So if we can provide the same protection using our own signed or self-signed certificates, then why pay a third party to sign certificates for us? Well, there are a couple of reasons, though they’ve somewhat faded with time. First and foremost, the major third-party signers have their root certificates, used for validation, added to all of the major web browsers. In other words, you don’t need to install these certificates, they’re already there. And since most users don’t know how SSL works, let alone how to install a certificate, this makes third-party certificates very appealing. This is the one feature of third-party certificates that still makes sense.
Another reason is that your information is validated by the third-party provider. Or, at least, that’s how it used to be. Perhaps some providers still do, but since there is no standard across the board, SSL certificates as a de-facto identity check are broken. Some providers offer differing levels of validation for normal certificates, but there are no indicators within the browser to identify the level of validation. As a result, determining whether to trust a site or not falls completely on the shoulders of the user.
In response to this, an organization called the Certificate Authority/Browser Forum was created. This forum developed a set of guidelines that providers must adhere to in order to issue a new type of certificate, the Extended Validation, or EV, certificate. Audits are performed on an annual basis to ensure that providers continue to adhere to the guidelines. The end result is a certificate with special properties. When a browser visits a site that uses an EV certificate, the URL bar, or part of the URL bar turns green and displays the name of the company that owns the certificate. The purpose is to allow users a quick glance check to validate a site.
To a certain degree, I agree that these certificates provide a slight enhancement of security. However, I think this is more security theater than actual security. At its core, an EV certificate offers no better security than that of a self-signed certificate. The “value” lies in the vetting process a site has to go through in order to obtain such a certificate. It also relies on users being trained to recognize the green bar. Unfortunately, most of the training I’ve seen in this regard seem to teach the user that seeing a green URL bar instantly means they can trust the site with no further checking. I feel this is absolutely the wrong message to send. Users should be taught to verify website addresses as well as verifying SSL credentials.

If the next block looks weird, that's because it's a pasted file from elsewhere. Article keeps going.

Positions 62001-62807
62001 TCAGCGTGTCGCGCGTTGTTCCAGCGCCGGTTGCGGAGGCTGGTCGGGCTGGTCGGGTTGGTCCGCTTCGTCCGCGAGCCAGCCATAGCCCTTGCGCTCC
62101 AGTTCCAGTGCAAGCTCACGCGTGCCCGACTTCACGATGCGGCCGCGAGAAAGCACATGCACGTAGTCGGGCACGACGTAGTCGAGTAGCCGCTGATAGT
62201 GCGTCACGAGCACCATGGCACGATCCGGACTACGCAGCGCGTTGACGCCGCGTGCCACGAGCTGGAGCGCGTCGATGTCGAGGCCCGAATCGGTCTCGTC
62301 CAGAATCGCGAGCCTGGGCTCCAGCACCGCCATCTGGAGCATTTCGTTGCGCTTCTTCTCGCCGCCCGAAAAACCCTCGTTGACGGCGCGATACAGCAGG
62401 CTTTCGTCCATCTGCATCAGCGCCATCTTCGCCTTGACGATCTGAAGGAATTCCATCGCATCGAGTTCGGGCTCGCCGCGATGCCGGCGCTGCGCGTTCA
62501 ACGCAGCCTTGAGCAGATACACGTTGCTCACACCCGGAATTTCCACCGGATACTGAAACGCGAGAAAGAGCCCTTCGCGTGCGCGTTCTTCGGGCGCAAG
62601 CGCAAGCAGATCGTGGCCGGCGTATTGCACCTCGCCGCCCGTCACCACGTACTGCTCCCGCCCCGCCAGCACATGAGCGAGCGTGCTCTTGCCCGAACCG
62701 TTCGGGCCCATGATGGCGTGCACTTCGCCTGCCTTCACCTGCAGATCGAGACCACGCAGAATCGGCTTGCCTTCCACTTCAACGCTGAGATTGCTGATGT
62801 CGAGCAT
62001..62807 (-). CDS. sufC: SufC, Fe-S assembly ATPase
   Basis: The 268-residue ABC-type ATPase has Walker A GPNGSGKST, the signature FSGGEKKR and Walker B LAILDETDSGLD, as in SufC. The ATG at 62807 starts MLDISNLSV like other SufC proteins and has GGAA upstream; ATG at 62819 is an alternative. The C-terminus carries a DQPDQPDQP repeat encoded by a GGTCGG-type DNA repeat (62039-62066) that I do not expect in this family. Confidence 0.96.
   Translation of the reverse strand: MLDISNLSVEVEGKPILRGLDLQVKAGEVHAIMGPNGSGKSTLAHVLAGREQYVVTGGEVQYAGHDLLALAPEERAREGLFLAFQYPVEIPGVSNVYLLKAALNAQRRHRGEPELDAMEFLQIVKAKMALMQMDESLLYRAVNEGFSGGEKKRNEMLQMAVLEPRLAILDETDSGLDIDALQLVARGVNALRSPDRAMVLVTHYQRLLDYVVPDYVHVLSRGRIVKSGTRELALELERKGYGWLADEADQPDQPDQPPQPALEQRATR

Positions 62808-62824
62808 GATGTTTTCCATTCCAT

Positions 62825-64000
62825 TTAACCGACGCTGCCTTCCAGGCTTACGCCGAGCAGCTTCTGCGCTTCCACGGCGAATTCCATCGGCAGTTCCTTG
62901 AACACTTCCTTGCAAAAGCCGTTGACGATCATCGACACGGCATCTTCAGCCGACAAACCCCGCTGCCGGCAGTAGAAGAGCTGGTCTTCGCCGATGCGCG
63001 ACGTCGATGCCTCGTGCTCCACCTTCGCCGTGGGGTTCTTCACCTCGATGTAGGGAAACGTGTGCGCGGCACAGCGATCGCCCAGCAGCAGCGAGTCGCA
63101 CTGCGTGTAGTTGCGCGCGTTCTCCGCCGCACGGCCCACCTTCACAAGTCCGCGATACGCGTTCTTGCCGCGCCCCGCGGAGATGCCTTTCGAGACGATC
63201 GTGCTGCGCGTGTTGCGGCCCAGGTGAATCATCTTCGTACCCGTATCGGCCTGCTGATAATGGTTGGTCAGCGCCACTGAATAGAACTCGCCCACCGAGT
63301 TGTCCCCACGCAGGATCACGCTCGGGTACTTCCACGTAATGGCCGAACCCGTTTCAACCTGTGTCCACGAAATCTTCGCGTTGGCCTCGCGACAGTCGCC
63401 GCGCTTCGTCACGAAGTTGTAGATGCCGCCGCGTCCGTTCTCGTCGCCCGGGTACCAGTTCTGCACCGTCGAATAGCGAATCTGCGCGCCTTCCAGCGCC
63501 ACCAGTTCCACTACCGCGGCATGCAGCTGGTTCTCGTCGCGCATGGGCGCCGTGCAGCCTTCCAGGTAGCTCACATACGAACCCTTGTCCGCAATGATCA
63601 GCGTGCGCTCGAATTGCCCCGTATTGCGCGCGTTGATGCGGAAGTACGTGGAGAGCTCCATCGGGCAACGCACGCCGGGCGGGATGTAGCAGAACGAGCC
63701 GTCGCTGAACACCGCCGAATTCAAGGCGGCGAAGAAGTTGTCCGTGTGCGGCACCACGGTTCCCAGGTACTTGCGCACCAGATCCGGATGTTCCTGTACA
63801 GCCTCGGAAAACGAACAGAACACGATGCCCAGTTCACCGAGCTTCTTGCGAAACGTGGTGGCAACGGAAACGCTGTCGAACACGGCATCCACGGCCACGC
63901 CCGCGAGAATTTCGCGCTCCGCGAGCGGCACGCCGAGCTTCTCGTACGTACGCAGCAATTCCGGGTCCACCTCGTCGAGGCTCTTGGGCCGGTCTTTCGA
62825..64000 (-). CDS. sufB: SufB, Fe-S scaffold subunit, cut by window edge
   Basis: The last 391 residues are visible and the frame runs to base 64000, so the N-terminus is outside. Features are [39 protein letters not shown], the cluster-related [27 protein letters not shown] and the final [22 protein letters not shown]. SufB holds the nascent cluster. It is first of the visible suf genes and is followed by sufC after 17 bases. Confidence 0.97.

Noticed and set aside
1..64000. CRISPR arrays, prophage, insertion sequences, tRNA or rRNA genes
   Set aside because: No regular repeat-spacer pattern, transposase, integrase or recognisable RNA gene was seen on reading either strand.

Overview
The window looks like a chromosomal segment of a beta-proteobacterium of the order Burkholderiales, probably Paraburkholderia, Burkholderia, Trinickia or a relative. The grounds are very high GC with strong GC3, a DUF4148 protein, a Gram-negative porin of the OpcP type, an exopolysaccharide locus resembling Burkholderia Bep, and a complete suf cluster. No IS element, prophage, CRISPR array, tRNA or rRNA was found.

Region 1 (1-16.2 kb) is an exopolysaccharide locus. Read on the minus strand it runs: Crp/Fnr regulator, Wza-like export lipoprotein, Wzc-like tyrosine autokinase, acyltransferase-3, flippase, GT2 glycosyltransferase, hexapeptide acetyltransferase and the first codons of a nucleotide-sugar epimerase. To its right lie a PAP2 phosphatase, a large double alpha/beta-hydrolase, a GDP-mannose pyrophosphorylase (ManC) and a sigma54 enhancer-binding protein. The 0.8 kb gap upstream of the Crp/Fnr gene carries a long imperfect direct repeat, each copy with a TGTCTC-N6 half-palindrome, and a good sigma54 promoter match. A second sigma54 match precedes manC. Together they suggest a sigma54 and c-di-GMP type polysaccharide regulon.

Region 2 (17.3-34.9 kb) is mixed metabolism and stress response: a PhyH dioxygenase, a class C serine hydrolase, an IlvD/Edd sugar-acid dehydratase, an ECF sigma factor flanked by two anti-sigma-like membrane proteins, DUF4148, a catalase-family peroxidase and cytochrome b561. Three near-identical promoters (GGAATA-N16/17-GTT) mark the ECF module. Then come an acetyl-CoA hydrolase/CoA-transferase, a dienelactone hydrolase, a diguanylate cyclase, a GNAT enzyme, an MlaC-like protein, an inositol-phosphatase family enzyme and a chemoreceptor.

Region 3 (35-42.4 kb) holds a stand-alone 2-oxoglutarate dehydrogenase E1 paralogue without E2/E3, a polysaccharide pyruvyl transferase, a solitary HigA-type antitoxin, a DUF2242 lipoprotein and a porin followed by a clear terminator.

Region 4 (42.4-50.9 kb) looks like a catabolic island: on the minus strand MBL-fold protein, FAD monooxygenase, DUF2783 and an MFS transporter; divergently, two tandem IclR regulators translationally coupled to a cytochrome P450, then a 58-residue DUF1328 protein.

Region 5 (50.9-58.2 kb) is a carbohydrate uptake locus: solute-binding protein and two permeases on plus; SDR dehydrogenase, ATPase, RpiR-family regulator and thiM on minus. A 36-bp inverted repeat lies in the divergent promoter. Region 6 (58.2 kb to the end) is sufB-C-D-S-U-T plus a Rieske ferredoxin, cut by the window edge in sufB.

Keeping our information private and secure goes way beyond the conversation between the browser and the server, however. Both before information is sent, and after it is received, it is available in some plain text format. If an attacker can infiltrate either end of the conversation, they can potentially retrieve this information. At the user’s end, security software such as an anti-virus, anti-spyware, and firewall, can be installed to protect the user. However, the user has absolutely no control over the server end.
To the user, the server is a mystery. The users trusts the administrator to keep their information safe and secure, but has no way of determining whether or not it is. Servers are protected much in the same way a user’s computer is. Firewalls are typically the main defense against intruders, though server firewalls are typically more advanced than those used on end-user computers. Data on the server can be stored using encryption, so even if a server is compromised, the data cannot be accessed.
Security on the Internet is a full-time job, both for the end user as well as the server administrator. Properly done, however, our data can be kept secure and private. All it takes is some due diligence and a little education.